"Giving up on school was the hardest part for me,” said Hiam. “I still feel deep sadness, but fate takes you down paths you don't want, so I learned to live, fight, and strive to reach my goals.”
At just 15 years old, Hiam was forced into the role of breadwinner for her family in the village of Al Jaharri in Al Hudaydah, on Yemen’s western coast. When the war escalated in 2015, Hiam’s father – who earned less than a dollar a day transporting goods by donkey – lost his job and wasn’t able to secure another one. Her mother was seriously ill with cancer and required constant care. As the eldest child in a family of nine, it fell to Hiam to provide for her siblings and ensure the family’s survival.
To do so, she trekked out to distant farms to buy vegetables and sell them in her neighbourhood. The money covered her family’s basic needs, but meant that she had to sacrifice her dream of staying in school. The work also came with unexpected costs.
“As the only girl in the market, there was so much abuse, every single day. This all added to my sadness. It had a significant effect on me,” said Hiam.
Women and girls in crisis settings are at heightened risk of sexual exploitation, abuse and coercion, as many venture far and often alone in search of work, sustenance and daily essentials.
Fearing for her safety and under immense pressure to provide for her family, Hiam was close to breaking point; so when someone from her community told her about a nearby safe space for women and girls – supported by UNFPA, the UN sexual and reproductive agency – she quickly reached out for help.
It was a decision that would mark the beginning of a new life for Hiam.
“She arrived [at the safe space for women and girls] in a terrible state,” said the social worker who received her. “You could see signs of stress, fatigue and illness written deep into her face.”
For a month, Hiam received counselling from a group of trained health-care providers at the safe space. Once she felt she had regained her confidence and stability, she also began to take classes in sustainable farming to secure her family’s future – and her own.
UNFPA currently supports 29 safe spaces for women and girls across Yemen, in addition to eight women’s shelters and five specialized mental health centres to serve the most vulnerable. While women’s shelters offer sanctuary for survivors of gender-based violence, safe spaces provide women and girls with access to protection services and the means to regroup and rebuild their social networks, many of which have been severely disrupted by the conflict.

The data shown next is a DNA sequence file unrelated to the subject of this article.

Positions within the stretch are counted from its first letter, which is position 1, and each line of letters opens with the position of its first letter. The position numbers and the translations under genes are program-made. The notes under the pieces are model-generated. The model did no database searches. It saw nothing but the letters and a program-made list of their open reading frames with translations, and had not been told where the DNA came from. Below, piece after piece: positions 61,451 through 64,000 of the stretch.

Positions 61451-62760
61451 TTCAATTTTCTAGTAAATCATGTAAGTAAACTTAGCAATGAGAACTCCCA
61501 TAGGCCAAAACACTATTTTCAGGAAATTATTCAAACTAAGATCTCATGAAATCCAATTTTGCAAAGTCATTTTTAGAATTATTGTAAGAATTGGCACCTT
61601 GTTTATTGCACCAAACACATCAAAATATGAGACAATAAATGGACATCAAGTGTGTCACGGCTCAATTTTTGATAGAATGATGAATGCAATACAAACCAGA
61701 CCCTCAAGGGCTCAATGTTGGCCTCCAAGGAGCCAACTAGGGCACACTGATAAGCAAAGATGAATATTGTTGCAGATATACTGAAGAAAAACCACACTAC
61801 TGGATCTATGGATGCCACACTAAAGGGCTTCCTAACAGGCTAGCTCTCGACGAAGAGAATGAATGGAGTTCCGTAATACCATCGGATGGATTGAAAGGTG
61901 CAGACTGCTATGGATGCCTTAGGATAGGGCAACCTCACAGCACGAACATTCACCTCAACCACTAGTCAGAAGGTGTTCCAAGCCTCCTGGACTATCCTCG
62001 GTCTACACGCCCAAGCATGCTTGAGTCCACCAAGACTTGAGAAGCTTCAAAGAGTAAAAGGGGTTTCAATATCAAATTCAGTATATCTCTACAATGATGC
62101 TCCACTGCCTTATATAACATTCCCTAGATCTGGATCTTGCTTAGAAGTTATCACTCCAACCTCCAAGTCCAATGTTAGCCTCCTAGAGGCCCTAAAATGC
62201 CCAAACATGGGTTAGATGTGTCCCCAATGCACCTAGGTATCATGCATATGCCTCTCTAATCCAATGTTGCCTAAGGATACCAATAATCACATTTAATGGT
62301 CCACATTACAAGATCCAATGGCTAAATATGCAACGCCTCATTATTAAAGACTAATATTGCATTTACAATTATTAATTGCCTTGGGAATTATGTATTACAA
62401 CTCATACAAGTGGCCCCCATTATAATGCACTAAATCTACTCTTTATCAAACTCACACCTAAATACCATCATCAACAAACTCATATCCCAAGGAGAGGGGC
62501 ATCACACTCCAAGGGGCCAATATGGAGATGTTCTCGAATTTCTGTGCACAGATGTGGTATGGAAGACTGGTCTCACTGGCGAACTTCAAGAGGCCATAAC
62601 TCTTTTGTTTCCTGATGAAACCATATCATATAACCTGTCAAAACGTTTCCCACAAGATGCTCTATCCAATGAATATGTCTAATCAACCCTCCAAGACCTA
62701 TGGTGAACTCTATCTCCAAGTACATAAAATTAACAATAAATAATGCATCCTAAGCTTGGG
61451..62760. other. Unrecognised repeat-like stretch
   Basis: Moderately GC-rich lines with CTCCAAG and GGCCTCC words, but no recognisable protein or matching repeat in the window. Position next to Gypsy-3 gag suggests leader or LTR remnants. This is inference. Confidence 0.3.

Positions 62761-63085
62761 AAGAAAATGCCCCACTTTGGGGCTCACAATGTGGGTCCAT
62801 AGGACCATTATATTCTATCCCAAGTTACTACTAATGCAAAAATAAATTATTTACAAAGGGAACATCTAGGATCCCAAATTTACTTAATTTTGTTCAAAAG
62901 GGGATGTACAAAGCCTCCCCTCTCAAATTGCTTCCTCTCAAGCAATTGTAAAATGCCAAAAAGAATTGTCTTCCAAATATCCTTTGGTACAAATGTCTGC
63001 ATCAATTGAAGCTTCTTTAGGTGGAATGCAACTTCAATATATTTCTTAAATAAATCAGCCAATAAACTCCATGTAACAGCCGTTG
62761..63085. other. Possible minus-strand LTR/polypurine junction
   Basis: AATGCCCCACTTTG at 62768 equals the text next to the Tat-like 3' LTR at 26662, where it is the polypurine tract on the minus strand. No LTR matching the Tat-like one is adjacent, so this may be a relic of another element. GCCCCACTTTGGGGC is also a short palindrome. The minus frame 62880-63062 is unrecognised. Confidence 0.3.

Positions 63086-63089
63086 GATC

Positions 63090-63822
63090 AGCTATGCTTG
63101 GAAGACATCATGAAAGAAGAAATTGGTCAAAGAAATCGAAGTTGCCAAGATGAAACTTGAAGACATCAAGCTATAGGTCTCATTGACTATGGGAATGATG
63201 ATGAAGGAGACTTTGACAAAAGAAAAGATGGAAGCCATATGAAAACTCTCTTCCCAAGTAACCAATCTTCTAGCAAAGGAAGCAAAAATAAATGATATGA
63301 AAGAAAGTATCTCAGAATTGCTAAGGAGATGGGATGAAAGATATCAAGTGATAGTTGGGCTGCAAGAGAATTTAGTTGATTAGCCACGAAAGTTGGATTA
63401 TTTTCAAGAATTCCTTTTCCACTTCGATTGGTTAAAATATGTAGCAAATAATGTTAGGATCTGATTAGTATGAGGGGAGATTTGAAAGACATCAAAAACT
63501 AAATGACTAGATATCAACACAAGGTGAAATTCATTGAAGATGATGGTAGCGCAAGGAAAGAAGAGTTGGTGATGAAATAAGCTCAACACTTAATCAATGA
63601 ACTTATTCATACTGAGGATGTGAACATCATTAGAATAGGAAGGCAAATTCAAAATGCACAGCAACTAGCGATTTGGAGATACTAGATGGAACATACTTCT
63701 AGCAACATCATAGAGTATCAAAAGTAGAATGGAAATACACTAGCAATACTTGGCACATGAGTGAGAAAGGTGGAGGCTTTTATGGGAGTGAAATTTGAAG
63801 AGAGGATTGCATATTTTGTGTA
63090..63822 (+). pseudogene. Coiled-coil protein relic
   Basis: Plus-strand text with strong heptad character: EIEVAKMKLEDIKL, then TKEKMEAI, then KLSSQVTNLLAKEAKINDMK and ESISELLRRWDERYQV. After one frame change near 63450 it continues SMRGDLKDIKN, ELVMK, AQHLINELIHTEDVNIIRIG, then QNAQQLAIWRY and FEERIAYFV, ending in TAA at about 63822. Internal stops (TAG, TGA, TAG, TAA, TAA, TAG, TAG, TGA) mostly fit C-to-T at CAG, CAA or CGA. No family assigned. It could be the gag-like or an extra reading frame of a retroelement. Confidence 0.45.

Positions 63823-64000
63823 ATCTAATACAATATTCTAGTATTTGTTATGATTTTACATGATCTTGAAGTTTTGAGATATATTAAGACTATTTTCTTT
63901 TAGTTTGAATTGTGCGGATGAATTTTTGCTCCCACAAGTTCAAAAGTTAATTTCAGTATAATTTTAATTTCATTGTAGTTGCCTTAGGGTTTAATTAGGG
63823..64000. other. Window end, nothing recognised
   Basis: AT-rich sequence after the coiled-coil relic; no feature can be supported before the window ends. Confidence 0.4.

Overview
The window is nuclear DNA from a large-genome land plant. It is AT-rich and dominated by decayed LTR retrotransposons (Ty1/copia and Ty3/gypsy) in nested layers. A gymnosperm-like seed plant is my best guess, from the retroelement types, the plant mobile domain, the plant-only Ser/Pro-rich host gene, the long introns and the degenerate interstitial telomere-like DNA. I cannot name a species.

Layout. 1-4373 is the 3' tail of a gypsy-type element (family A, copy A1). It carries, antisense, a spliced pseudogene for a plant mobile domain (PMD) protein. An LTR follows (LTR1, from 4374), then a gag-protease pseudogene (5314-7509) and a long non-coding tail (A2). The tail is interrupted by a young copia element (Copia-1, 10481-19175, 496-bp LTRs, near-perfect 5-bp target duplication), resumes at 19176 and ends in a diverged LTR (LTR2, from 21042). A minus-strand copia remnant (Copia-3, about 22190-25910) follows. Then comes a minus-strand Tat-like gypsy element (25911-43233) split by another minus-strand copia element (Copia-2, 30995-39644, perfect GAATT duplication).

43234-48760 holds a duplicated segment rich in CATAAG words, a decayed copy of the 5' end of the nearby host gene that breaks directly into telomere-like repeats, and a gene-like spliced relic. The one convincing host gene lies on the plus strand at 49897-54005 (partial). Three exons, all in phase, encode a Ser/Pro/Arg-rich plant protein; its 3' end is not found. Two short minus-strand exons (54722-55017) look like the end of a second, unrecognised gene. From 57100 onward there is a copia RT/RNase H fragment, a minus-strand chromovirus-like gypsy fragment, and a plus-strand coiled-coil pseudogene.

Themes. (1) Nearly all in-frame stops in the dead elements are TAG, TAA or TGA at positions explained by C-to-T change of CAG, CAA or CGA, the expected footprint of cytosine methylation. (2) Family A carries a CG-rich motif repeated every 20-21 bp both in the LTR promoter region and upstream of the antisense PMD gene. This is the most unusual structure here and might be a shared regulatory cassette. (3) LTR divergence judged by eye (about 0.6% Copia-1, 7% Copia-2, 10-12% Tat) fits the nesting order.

The spaces also offer further support through referrals for medical care, legal assistance, psychosocial assistance and livelihood skills training, which is especially crucial for women-led households.
Yemen is one of the world’s worst and most deeply entrenched humanitarian crises. A staggering 21.6 million people require some form of humanitarian assistance, and 80 per cent of the country’s population struggles to access food, safe drinking water, and basic health services.
Women and girls are bearing the brunt of the crisis, now in its eighth year – roughly 80 per cent of the 4.5 million people displaced are women and children, and about one quarter of displaced households are headed by women. The continued impact of war and deprivation has taken a heavy physical and psychological toll on Yemeni women and girls, but health care, including support for mental health, is in short supply as an estimated 7 million people require treatment and support.
Gender-based violence has also spiked since the outbreak of conflict. With limited shelter options and a breakdown in formal and informal protection mechanisms as the conflict grinds on, girls are increasingly vulnerable to harmful coping mechanisms like child marriage, human trafficking, begging and child labour. An estimated 7.1 million women and girls require services to prevent gender-based violence.
A new beginning
After learning to care for the land and cultivate fruits and vegetables, Hiam went on to receive a grant of $500 to start her own green farming business. She has developed skills such as pricing products, marketing, and managing finances, and today makes around $30 to $50 a month from her farming. Her earnings are enough to keep her seven siblings in school and she produces sufficient food for three meals a day for the whole family.
“Now I’m an agriculturalist, and my life and economic situation have really improved. Everyone calls me ‘the agricultural girl’, and I love that,” Hiam told UNFPA.
Hiam added that she cares about the environment and strives to protect it through her business practices. Committed to farming sustainably, she chooses not to use chemicals or pesticides, but uses only manure as a fertilizer.
“Hiam’s story is one of hope, strength and resilience that all girls can aspire to. Women and girls like her are overcoming tremendous adversity, and stepping up to become leaders. Young people in Yemen are yearning to build peace, and to secure a sustainable future, so it is vital that we support them,” said Enshrah Ahmed, UNFPA’s representative in Yemen.
Hiam’s message to women and girls is simple: “Never lose hope. Never despair. Always believe in yourself and always keep striving to reach your goals.”
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